New national curriculum provides access to multilingual health education

During the early stages of the pandemic, those who died of COVID-19 and were born overseas had an age-standardized death rate that was 2.5 times higher than those born in Australia. And among the foreign-born, the rate was particularly high for those born in North Africa and the Middle East.

What is causing this disparity in Covid-19 deaths? New data from the Australian Institute of Health and Welfare (AIHW) reveals that for migrant and refugee communities, limited access to health information in the language and culturally appropriate is a important factor.

The report, Australia Health 2022found that migrant and refugee communities are among several population groups at greater risk of contracting and dying from Covid-19 than the general population due to barriers such as language difficulties, cost of care, lack of culturally appropriate information and unfamiliarity with Australia. health care system.

As one of the most culturally and linguistically diverse countries in the world, this latest evidence highlights the critical need for health education programs tailored to migrant and refugee communities in Australia.

Intervening to provide this vital resource is The Multicultural Center for Women’s Health (MCWH), a Melbourne-based non-profit organization and the only women’s health service run by migrant and refugee women in Victoria. Their latest program Health in my languageaims to improve knowledge of vaccines, increase confidence in vaccines, and reduce barriers to navigating the immunization system.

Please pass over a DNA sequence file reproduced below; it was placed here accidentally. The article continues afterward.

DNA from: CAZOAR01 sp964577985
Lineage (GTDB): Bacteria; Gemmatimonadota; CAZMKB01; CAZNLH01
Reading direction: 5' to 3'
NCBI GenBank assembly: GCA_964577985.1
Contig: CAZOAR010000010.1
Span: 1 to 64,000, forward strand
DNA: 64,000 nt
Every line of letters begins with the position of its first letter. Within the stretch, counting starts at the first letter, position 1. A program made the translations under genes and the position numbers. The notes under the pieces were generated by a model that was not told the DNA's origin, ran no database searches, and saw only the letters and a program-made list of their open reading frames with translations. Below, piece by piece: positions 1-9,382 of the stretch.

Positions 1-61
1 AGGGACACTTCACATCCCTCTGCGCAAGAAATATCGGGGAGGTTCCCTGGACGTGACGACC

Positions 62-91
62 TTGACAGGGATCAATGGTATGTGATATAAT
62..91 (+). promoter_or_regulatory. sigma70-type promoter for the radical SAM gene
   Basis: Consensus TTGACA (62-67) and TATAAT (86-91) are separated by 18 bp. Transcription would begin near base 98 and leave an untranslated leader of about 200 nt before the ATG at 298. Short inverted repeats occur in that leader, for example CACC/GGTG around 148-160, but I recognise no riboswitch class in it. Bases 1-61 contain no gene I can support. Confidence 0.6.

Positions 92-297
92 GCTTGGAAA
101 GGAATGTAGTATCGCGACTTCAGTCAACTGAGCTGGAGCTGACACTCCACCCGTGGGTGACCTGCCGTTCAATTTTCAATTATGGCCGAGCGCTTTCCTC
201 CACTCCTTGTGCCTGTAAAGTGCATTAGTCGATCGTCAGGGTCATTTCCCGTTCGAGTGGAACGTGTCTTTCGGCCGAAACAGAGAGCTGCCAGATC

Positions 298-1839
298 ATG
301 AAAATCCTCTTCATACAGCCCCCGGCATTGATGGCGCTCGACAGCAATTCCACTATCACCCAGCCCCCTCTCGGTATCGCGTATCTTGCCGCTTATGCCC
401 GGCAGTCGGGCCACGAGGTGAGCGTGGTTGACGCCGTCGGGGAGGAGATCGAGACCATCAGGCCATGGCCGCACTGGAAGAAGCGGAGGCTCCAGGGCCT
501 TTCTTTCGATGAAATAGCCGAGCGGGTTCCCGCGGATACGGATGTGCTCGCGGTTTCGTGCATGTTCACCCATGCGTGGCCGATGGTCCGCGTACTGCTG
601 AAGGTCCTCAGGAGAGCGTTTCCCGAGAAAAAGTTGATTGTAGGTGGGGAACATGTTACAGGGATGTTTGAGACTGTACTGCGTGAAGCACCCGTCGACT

MCWH Workplace Health Education Session

MCWH National Program Manager Dr Regina Torres-Quiazon doesn’t think the report’s latest evidence should be viewed as a mere ‘migrant’ issue. She says, “The latest census shows that we [migrants] now represent 51% of the population – we must recognize that this points to a structural problem rooted in our health systems. »

Health in My Language is a national health education program that provides accurate, multilingual information from trusted professional health educators across Australia.

The program operates in all Australian states and territories and is free to migrant and refugee communities with funding up to December 2022 from the Commonwealth Government. MCWH coordinates a team of 44 bilingual health educators trained to deliver health education in over 20 languages/dialects.

MCWH Community Health Education Session

“We know from our long experience of working with migrant communities that many of these deaths could have been prevented with culturally appropriate information and education in the language delivered by health educators who recognize that experiences of racism and discrimination in our healthcare system can be equally detrimental to health,” said Dr. Torres-Quiazon.

“The Health in My Language project, with the deployment of a bilingual workforce trained in health education for COVID-19 vaccination, can literally save lives.”

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